Health Education England (HEE) has announced Sunderland as one of seven universities set to introduce a blended learning nursing degree programme.
As set out in the NHS Long Term Plan to help grow the nursing workforce in the UK, this innovative approach to learning maximises the opportunities to provide a fully interactive and innovative programme through a digital approach.
Sue Brent, Head of the School of Nursing and Health Sciences, said: “We are delighted to be one of the delivery partners of the new blended learning nursing degree programme.
“This flexible programme will give students access to learning while still making it easy to balance family or carer roles during their studies.
“Working with our NHS Trust partners the Sunderland programme will be delivered using the latest technologies available to ensure student’s meet the NMC standards to become a registered adult nurse.”
The innovative, accessible nursing degree programme will start from January 2021 and is designed to create a significantly different offer in nursing education that will establish a professional nurse workforce suited to the demands of care and service now and in the future.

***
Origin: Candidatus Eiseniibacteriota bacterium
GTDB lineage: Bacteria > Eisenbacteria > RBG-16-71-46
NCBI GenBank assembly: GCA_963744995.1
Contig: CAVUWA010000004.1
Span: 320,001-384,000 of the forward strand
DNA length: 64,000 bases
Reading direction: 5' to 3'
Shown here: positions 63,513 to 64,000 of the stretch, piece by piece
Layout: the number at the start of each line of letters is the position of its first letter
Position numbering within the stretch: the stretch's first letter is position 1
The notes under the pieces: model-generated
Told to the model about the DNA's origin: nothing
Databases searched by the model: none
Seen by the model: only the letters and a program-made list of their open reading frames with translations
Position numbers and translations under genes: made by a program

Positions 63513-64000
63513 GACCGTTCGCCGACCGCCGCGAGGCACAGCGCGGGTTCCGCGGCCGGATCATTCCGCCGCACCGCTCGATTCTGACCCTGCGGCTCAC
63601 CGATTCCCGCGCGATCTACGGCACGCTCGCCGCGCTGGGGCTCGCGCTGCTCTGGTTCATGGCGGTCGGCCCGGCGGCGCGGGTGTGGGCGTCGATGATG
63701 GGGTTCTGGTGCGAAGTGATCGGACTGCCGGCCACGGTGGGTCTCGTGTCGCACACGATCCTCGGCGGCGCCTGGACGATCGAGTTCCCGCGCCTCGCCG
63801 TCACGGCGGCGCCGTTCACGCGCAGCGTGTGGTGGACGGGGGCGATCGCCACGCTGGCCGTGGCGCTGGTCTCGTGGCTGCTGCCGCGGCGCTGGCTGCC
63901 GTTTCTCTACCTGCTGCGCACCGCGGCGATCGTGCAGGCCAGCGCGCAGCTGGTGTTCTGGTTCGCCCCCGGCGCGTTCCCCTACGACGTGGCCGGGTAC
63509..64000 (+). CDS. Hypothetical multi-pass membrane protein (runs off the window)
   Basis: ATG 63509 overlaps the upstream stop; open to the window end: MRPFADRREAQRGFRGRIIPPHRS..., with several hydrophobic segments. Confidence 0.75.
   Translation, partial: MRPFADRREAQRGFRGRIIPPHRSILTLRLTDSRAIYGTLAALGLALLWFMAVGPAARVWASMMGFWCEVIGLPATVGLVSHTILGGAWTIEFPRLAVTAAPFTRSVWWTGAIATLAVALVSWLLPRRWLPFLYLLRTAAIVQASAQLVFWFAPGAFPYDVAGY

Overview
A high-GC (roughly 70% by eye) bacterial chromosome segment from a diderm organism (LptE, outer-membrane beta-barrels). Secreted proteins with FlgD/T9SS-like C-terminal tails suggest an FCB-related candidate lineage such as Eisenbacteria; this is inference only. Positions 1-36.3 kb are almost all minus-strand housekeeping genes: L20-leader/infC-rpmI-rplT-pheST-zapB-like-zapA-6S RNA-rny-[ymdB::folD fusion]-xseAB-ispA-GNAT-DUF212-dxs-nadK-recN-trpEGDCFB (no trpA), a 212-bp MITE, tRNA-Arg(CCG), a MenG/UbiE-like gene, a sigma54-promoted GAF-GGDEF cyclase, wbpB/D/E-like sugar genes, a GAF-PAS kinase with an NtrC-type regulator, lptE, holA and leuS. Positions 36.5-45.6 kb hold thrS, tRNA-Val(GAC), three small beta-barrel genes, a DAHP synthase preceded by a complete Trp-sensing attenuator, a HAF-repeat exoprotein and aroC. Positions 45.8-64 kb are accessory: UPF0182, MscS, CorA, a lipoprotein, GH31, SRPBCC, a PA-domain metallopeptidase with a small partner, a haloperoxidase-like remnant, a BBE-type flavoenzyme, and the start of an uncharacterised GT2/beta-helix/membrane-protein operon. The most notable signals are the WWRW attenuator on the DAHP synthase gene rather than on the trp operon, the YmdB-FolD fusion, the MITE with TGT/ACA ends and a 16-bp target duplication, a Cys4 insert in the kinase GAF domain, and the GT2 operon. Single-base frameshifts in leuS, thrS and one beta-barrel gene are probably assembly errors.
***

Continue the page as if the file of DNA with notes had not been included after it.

The importance of the nursing profession has been highlighted in recent months and the University is continuing to play a leading role in providing the regional and UK workforce with the best trained nurses.
Simone Bedford, Team Leader for Post-Grad Nursing, said: “The funding from Health Education England will enable the team here to develop two innovative new programmes in adult nursing. This will support the growth of registered nurses in the North East, Cumbria, North Yorkshire and London.”
Secretary of State for Health and Social Care Matt Hancock announced the seven delivery partners for the new degree. They are Open University & Middlesex University, Open University & University of West of England, Coventry University, University of Huddersfield, University of Sunderland, University of Gloucestershire and Birmingham City University.
Patrick Mitchell, Director of Innovation and Transformation for Health Education England, said: “This is a critical and ambitious programme of work, to support the introduction of blended learning degrees in healthcare. It shows the way to the future of educating and training our workforce, with the use of existing and emerging learning technologies.
“This approach has been accelerated by the impact of the COVID-19 pandemic, and it will really help to enable wider access to nursing degrees for people who may previously have had barriers to a nursing career.”